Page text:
August to December 1900
Excerpted from USGS Reports
The Gold Belt of the Blue Mountains
by Waldemar Lindgren
Placer Mines of Sanger and Eagle Creeks
The old placers of Sanger have already been mentioned. Shallow placers also occur on the road 2 miles west of Sanger mill and are occasoinally worked.
The placers of Eagle Creek have been worked at least since 1869, and each summer more of less mining is still carried on. The total amount extracted from these placers is probably considerable, but estimates are very difficult to obtain. In 1869 the district was known as the Cooster and 250 men were working in it. All along Eagle Creek are benches of heavy gravel, 50 to 100 feet above the stream; they are not large, however, and contain heavy bowlders, making the work expensive. In 1900 hydraulic work on a bench of this kind was proceeding on a small scale near Martin's camp, half a mile above the forks of the creek.. A year or two ago it was proposed to handle this gravel on a large scale, but the attempt was abandoned.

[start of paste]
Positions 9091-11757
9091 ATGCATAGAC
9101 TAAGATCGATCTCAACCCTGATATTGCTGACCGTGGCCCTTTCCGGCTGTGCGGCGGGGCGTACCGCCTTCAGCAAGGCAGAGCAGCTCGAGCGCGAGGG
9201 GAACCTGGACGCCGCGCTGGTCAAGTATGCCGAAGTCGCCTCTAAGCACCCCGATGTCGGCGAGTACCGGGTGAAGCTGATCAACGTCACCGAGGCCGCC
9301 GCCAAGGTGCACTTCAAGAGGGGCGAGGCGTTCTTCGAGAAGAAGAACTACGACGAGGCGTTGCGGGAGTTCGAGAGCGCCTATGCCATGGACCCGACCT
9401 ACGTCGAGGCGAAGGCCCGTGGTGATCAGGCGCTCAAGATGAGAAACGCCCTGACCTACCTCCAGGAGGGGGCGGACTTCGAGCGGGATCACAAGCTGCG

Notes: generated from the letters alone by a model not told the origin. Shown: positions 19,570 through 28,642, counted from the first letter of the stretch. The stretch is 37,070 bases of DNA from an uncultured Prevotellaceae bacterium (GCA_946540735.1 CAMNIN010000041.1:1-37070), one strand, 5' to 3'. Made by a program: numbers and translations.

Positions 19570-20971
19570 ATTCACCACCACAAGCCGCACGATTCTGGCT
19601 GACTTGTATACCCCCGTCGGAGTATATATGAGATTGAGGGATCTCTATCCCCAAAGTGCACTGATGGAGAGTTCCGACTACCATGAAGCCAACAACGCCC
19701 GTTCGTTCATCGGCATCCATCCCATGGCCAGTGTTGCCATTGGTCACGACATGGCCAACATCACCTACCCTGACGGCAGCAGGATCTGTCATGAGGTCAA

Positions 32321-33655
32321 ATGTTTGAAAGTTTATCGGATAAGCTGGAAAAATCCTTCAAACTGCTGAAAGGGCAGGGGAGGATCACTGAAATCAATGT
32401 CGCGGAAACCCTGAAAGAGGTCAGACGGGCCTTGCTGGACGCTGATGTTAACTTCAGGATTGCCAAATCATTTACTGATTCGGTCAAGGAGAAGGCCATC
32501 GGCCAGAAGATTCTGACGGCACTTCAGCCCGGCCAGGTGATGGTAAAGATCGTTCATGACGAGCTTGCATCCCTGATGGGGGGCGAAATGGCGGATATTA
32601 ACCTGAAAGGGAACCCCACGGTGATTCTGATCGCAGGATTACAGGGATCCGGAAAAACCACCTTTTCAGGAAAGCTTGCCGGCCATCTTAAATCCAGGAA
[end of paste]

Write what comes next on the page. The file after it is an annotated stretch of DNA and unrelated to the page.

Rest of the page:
Near the forks drift mining has been carried on underneath the gravel benches. Similiar and more successful drift mines are located at Mile's camp, 1 1/2 miles below the forks. Finally at Martin's, still farther down, where the Cornucopia road crosses Eagle Creek, small placers have been worked for a long time.
Placer mines are also found on upper Paddy Creek and at Paddys Paradise, which are credited with a production of $43,000 between 1889 and 1892. The present annual output of the placer mines of the Eagle Creek district is probably only a few thousand dollars.
These stories are available to our electronic readers as part of our contribution to the information available on the Internet. We're interested in hearing from you especially if you've been to Eastern Oregon, the Wallowas, the Blues, or if you know of Prof. Lindgren and his trips to the many other gold camps in the West. These stories are available to our electronic readers as part of our contribution to the information available on the Internet. We hope you enjoy the stories and if you have questions or comments please send a message to editor, Keith Whittle
More on Waldemar Lindgren:
[Editor's Introduction | "Gold Belt of Eastern Oregon"]
Read our other gold mining editions:
[Sumpter, Oregon 1900 | Gold Seekers Rush to California]
[ Oregon: Land of Gold & Opportunity | Dequille Reports from the Comstock]
Bridget E. Smith, editor & publisher
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